So it wasn't quite what we had in mind. Without the challenge of those southerly gusty winds, the 90km would have been a doddle!! - well, if you don't count the congestion caused by 10,000 cyclists with a range of experience, and riding nous. Next time we do it, it'll seem impossibly easy! (Odds have got to be for better weather, surely!) The big shame is that the conditions weren't really conducive to Stoker Photography.

Possibly some of those who registered pulled out before the day began, given the rain we'd already had, and the forecast. But as we'd travelled some 600km, we had to make an effort to complete the course, and hope for the best. At least we didn't actually get rained on till the last 6 km!

This is a great link where you can follow the route at whatever zoom you like. Very clever!

But first things first.

Backtrack to Friday, and despite some packing stress on the Thursday night, I had the luxury of a few hours to pack the car (by myself), as well as ducking out to the supermarket for the 'munchie' shop. Wasn't a bad way to do it, actually!

The rain started mid afternoon.. fortunately I'd finished packing the car by then, and just had to wait for Zoe and Cait to get home from school, do a quick change, and then we picked up Alison at 4.00 at a band workshop, and headed into town. Marc had left for work in the morning after we got the tandem on the roof; he still had the triplet at work, and we got that on when we got in there around 4.30. The rack is a beaut - the only drawback is that it extends beyond the rear of the car, so that you can't lift the hatch right up. Bit of a stoop happening with the packing, but what can you do. At least the triplet was secure.

Rain, rain, rain on the way down to Tea Gardens. Not an early night (after stopping at Kempsey RSL for dinner), but we were able to sleep in till around 8.00. Marc set up a new TV his mum had bought for her bedroom, and then we made Hornsby, and my sister's place, for lunch.

Had good intentions to get an early night, but the meal ran late (as they do), and we only managed to get the girls into bed by around 10.30, and ourselves about an hour later. Not ideal.. Alarms on mobile phones set for 4.50... and we woke to a slight hitch. No lights. Blackout. Not a good notion... We did the angst thing about that for a few minutes, wondering how we were going to get the girls packed and organised in the dark! Then, hey presto, and hallelujah.. bang on 5am, it came back on again. Thank god.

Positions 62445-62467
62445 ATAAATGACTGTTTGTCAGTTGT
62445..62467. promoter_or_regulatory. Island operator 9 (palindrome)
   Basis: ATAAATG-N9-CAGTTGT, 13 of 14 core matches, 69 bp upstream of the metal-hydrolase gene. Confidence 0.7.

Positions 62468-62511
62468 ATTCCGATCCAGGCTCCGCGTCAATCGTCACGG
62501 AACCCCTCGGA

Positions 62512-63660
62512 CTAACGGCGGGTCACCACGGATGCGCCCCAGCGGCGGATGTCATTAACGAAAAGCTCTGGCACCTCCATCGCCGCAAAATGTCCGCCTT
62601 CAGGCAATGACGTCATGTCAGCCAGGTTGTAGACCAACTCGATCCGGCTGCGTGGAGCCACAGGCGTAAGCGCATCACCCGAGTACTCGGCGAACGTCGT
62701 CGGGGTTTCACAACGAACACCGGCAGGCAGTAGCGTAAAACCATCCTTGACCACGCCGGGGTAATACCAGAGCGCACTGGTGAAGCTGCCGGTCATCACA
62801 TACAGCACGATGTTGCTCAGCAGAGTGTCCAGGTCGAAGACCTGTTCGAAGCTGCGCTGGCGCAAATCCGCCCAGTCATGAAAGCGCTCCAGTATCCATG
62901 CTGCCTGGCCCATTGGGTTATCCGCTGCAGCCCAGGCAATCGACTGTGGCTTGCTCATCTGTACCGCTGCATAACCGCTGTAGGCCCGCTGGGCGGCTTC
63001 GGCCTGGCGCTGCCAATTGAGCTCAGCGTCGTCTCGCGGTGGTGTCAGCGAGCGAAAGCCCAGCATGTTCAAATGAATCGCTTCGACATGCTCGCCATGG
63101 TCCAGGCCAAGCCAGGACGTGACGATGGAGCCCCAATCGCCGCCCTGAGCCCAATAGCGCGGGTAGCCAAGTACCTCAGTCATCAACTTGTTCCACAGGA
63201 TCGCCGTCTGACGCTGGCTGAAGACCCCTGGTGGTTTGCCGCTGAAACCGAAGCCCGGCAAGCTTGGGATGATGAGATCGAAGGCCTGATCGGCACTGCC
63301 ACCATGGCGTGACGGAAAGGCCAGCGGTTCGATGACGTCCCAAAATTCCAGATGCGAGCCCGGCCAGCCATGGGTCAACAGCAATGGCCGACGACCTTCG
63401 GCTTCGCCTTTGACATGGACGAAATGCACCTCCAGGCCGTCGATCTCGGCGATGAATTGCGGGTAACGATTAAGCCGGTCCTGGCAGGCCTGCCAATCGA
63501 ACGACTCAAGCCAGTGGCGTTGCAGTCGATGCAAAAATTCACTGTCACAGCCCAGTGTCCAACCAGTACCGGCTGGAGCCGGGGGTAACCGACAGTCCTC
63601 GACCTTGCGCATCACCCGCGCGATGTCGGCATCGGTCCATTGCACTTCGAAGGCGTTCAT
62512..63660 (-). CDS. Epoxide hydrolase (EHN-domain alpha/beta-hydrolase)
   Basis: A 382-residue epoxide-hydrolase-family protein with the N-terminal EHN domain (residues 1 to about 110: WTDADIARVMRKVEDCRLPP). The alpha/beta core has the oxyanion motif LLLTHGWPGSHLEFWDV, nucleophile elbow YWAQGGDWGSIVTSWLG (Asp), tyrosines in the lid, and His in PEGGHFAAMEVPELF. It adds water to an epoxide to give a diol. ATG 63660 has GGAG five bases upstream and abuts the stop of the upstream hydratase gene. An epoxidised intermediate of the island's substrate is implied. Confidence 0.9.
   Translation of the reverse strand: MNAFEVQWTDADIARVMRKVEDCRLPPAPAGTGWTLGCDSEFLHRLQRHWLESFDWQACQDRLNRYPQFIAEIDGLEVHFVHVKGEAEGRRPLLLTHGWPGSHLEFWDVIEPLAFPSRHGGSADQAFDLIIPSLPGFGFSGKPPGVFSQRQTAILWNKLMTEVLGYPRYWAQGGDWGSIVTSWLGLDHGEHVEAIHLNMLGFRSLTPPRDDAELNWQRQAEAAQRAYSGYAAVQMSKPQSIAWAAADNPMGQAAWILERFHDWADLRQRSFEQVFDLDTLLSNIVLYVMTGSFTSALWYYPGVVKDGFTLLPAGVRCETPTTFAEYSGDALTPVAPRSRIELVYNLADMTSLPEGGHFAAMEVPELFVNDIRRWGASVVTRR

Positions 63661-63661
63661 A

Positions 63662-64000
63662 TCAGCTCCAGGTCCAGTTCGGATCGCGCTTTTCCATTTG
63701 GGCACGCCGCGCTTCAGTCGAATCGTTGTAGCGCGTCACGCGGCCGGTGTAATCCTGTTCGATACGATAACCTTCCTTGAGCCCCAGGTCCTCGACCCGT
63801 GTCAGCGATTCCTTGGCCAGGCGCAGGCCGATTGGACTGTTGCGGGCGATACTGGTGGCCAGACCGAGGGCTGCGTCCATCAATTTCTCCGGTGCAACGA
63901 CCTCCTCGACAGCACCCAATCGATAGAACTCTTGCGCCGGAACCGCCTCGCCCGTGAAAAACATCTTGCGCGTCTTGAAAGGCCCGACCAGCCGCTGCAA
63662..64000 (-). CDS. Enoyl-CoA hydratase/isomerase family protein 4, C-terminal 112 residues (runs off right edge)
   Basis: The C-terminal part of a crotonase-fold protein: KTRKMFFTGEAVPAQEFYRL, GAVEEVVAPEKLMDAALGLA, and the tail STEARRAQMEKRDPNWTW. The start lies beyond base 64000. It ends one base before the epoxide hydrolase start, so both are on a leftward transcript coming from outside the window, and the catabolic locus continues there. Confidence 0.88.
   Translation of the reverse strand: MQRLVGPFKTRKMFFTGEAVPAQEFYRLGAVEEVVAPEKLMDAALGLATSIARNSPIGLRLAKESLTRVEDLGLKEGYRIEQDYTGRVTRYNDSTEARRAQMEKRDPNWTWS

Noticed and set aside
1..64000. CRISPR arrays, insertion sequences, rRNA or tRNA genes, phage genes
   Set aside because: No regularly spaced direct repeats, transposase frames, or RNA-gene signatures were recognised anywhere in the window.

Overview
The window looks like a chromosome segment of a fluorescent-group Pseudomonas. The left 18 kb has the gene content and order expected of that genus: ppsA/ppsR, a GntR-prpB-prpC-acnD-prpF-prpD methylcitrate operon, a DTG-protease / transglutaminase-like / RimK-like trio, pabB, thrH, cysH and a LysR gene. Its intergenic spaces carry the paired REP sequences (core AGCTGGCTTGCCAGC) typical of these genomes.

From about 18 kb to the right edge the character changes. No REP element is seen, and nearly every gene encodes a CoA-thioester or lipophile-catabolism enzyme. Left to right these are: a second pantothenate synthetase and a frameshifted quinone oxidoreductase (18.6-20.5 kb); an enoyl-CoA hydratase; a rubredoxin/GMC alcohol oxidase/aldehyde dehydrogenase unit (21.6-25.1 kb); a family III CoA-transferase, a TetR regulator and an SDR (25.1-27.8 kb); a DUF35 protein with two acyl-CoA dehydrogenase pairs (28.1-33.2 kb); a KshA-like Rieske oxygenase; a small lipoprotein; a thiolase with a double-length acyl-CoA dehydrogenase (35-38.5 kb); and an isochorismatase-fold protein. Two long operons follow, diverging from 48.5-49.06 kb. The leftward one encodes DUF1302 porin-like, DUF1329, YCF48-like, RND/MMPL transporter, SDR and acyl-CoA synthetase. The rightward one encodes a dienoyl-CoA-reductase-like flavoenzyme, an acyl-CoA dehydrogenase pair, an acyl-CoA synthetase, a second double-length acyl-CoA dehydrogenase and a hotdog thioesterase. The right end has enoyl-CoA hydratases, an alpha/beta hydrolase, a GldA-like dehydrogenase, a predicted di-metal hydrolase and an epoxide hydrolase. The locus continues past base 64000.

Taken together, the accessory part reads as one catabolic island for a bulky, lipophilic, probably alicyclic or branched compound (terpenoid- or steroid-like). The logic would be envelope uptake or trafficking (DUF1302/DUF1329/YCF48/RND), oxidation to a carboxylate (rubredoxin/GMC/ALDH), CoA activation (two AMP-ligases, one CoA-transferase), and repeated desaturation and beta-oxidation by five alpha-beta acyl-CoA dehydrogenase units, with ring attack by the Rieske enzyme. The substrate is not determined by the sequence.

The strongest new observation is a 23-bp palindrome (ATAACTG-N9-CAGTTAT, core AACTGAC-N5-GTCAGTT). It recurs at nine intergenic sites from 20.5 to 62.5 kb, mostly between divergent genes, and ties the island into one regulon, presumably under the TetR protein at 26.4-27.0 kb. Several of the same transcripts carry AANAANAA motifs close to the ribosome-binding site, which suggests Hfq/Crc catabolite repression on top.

My sister and brother in law emerged then; their answering machine 'complaining' about the power being off had woken them an hour earlier, and they'd been worrying about how we were going to get their automatic double garage door opened. With the lights on, we sent them back to bed, and managed to get ourselves gone, and at St Peters in time. And we didn't seem to have forgotten anything..

After queueing for the loos, it was probably 7.40 by the time we got going - and by then we'd already come across one of the Sydney Tandem guys (though his stoker had piked, and Chris was on his half bike.)

A fair bit of the first section (to morning tea at Loftus) was congested. Just what you get when you ride these rides, I guess. Spent a lot of time on the brakes. And watching wallies darting out into the car lanes and getting hooted for their trouble.

* One of the most notable experiences early on was when a jet flew over on its approach to land at the airport. It was so low you wondered it didn't knock a few roof tiles off the buildings, and so loud, and so right above us, that Caitlin nearly jumped off the bike. It did feel just like the big spaceship hovering over London in a couple of the recent Dr Who episodes. As one guy commented to Marc - 'NOW I understand what people living under the flight paths are talking about.